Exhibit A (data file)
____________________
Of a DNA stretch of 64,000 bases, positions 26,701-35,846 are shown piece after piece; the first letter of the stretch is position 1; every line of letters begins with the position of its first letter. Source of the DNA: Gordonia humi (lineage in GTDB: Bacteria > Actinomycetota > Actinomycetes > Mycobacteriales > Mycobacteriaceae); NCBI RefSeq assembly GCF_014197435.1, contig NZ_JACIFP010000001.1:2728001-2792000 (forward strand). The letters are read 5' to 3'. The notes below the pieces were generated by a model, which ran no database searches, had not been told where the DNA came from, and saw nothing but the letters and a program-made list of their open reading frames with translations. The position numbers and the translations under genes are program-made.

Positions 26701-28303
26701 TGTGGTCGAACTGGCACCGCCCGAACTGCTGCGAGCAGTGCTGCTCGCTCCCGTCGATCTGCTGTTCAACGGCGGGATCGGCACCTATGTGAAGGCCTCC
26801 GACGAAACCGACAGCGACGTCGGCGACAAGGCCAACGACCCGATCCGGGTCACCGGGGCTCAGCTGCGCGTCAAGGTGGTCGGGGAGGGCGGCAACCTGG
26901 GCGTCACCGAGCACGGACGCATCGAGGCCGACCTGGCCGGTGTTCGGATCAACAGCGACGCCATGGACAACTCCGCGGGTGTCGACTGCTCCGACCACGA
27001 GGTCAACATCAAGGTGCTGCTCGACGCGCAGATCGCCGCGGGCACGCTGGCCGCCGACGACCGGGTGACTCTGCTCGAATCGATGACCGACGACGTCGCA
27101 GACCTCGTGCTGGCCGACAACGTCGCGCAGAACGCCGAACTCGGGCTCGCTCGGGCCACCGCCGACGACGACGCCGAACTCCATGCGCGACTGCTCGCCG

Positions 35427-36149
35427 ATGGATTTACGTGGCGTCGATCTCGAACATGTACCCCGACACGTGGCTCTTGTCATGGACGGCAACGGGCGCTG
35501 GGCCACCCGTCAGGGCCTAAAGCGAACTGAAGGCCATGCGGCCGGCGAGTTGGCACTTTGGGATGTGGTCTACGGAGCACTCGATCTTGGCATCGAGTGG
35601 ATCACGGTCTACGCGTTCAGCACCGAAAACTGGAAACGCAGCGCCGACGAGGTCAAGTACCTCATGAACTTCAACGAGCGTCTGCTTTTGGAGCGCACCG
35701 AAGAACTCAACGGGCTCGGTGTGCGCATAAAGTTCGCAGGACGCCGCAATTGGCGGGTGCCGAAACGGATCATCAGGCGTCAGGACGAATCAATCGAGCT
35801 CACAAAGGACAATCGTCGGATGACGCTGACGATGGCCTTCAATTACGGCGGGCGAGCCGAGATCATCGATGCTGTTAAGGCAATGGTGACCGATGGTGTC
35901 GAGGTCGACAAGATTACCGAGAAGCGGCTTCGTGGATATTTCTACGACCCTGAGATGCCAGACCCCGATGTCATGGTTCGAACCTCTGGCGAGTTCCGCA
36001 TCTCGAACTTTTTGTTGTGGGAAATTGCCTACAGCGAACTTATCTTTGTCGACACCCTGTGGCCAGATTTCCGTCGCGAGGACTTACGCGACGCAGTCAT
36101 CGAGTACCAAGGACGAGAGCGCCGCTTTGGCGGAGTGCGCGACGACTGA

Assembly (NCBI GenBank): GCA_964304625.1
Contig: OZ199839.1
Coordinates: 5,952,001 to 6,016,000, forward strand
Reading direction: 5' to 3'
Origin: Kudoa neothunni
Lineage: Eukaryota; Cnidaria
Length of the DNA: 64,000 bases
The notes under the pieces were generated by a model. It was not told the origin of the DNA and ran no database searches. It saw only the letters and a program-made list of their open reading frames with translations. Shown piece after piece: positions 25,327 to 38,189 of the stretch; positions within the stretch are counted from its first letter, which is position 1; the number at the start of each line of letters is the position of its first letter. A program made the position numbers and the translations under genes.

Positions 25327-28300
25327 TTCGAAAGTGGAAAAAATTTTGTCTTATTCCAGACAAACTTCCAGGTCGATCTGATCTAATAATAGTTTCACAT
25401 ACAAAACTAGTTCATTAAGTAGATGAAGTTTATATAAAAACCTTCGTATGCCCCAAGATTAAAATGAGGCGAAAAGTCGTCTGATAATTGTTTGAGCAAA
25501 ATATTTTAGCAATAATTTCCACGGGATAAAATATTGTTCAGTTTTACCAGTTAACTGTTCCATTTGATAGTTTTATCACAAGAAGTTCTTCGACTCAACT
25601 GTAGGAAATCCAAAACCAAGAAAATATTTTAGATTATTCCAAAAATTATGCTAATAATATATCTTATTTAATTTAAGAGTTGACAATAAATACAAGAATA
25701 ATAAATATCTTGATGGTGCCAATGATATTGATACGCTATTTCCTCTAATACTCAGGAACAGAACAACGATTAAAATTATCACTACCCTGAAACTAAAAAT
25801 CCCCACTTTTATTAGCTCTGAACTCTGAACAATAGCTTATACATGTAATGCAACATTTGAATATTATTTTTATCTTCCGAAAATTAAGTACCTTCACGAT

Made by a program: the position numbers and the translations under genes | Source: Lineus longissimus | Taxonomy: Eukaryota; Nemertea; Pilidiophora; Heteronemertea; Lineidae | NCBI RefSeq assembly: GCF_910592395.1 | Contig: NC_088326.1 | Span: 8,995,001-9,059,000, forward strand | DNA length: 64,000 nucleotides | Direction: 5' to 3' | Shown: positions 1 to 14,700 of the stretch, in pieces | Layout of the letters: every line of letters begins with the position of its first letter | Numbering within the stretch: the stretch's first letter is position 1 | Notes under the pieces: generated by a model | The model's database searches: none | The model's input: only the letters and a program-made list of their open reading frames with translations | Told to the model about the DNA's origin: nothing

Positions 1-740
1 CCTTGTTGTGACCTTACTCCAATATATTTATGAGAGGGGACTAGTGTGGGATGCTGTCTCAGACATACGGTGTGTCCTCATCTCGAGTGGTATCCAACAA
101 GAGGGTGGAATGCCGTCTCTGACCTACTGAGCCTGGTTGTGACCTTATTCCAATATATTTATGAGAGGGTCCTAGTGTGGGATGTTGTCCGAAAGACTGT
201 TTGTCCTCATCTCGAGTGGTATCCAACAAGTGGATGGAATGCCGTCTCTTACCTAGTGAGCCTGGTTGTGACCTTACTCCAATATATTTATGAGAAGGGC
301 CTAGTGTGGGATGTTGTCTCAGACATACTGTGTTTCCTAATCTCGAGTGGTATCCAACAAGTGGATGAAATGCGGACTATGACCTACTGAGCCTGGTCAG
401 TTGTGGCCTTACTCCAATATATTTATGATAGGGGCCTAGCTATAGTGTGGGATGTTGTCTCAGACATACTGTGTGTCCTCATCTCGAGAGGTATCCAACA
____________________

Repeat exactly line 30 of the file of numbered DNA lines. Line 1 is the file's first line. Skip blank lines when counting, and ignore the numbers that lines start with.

25701 ATAAATATCTTGATGGTGCCAATGATATTGATACGCTATTTCCTCTAATACTCAGGAACAGAACAACGATTAAAATTATCACTACCCTGAAACTAAAAAT